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Review: ‘Beirut’ gives Hamm his best movie role to-date

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The ‘Mad Men’ star does strong work in this tense kidnapping thriller

A tense, tight kidnapping thriller about shifting loyalties and finding redemption, “Beirut” marks Jon Hamm’s finest film work to date.

Post-“Mad Men,” Hamm hasn’t had an easy time finding roles as juicy as Don Draper to dive into. But here he brings soul and smarts to Mason Skiles, an ex-U.S. diplomat who returns to Beirut following an incident that tore his world apart.

As the movie opens, Skiles is explaining the political and religious intricacies that make Beirut a melting pot of hostility. He describes it as a boarding house without a landlord — “Michael Clayton’s” Tony Gilroy wrote the sharp screenplay — in a monologue that lets you know he’s a slick, smooth talker who can chat with anyone and break down a situation to its elements.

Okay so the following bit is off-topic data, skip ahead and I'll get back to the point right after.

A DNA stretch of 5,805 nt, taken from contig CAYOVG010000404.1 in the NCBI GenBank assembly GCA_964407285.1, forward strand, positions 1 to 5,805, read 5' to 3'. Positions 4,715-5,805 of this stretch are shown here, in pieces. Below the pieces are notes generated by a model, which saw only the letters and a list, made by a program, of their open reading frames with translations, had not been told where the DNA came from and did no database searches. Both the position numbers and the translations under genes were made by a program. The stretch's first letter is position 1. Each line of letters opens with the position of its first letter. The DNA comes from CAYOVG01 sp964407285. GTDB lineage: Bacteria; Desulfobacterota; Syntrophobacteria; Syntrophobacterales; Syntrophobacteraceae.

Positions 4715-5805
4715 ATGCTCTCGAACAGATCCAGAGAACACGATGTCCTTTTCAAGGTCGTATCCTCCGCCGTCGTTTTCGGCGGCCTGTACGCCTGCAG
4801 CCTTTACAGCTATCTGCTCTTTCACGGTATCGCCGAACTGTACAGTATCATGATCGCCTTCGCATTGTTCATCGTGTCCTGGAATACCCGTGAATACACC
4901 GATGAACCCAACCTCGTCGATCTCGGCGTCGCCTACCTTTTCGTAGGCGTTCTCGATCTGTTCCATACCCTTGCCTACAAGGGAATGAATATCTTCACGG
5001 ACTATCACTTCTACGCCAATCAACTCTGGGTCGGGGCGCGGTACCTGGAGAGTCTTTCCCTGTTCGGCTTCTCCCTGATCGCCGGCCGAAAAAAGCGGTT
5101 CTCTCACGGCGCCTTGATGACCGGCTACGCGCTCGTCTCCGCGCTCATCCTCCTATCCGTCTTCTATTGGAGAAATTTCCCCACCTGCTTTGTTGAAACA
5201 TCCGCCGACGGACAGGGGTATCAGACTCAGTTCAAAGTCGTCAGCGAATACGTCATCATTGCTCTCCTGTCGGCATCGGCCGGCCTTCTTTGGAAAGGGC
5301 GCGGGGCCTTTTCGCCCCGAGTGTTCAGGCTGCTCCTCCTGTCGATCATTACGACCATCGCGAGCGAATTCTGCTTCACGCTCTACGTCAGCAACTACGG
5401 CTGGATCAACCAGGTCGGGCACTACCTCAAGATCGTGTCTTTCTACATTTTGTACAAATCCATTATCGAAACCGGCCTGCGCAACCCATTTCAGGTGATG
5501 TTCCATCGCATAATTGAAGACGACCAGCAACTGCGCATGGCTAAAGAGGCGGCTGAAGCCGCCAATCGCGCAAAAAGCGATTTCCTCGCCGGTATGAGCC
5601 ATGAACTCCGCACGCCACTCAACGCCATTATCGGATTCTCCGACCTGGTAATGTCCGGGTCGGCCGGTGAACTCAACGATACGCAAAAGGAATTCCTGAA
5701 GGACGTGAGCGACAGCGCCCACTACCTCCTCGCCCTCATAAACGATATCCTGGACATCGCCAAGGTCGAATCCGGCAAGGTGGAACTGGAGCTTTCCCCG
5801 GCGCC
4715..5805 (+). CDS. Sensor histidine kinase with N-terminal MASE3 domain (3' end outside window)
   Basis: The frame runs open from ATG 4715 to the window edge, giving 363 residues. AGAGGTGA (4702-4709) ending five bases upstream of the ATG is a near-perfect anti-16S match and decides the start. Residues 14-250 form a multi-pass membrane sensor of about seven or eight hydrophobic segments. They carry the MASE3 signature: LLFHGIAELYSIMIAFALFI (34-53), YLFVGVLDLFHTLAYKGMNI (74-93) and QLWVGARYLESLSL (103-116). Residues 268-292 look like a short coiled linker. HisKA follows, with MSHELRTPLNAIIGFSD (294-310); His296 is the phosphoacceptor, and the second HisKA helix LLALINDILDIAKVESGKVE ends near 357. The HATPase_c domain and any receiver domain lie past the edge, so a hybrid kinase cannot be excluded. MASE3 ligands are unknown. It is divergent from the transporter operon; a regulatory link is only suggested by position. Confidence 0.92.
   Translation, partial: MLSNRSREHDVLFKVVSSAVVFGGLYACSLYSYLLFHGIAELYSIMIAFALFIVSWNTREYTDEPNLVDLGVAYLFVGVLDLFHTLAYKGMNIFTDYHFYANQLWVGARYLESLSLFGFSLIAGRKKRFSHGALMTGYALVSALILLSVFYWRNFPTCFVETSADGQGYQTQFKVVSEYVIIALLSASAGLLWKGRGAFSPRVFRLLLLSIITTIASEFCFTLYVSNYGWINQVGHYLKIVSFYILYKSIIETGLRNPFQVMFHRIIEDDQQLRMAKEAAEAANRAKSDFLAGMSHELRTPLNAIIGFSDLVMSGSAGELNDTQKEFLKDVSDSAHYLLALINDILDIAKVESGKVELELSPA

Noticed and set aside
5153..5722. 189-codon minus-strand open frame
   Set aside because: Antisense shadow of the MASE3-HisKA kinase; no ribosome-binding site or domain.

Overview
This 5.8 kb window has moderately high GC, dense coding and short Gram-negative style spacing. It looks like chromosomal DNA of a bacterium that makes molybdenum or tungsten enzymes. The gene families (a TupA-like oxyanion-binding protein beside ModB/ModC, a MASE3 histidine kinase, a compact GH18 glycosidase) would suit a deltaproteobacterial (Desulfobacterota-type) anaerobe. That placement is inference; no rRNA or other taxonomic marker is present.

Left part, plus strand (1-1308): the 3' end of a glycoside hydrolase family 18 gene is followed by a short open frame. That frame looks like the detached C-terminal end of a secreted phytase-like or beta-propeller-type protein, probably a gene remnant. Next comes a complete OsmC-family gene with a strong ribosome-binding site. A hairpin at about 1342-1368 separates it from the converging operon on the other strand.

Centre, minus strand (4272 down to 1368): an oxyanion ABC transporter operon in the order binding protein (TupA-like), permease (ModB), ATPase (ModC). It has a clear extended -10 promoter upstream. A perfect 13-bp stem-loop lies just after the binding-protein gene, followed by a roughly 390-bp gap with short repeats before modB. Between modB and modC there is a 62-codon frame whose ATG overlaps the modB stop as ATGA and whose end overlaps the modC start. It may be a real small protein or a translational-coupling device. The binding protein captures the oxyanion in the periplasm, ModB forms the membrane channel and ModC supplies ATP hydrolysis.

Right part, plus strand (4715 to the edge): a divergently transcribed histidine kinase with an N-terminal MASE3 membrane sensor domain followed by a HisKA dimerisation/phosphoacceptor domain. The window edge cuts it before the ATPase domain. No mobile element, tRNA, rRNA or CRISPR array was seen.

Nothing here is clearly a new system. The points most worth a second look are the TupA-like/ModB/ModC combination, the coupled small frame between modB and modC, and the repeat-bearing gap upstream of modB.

After he loses his wife in a terror raid, Skiles heads home to the U.S. where he lays low and works with local union reps, picking up a healthy drinking habit on the side. When his old partner is kidnapped, he’s forced to return to Beirut and play ball with the same hostile elements that took his wife from him 10 years prior, and work with a team that includes CIA field agent Sandy Crowder (Rosamund Pike in another bad wig, following “7 Days in Entebbe”) and State Department official Gary Ruzak (Shea Whigham).

For all the large scale implications of its title, “Beirut” is a contained story that doesn’t try to solve the myriad issues at play in the Lebanese capitol. But that charged backdrop heightens the suspense of the story, which is helmed with exacting precision by director Brad Anderson (“The Machinist”). There are no extraneous pieces, everything fits together like a puzzle. And Hamm is that puzzle’s key piece.

agraham@detroitnews.com

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‘Beirut’

GRADE: B

Rated R for language, some violence and a brief nude image

Running time: 109 minutes

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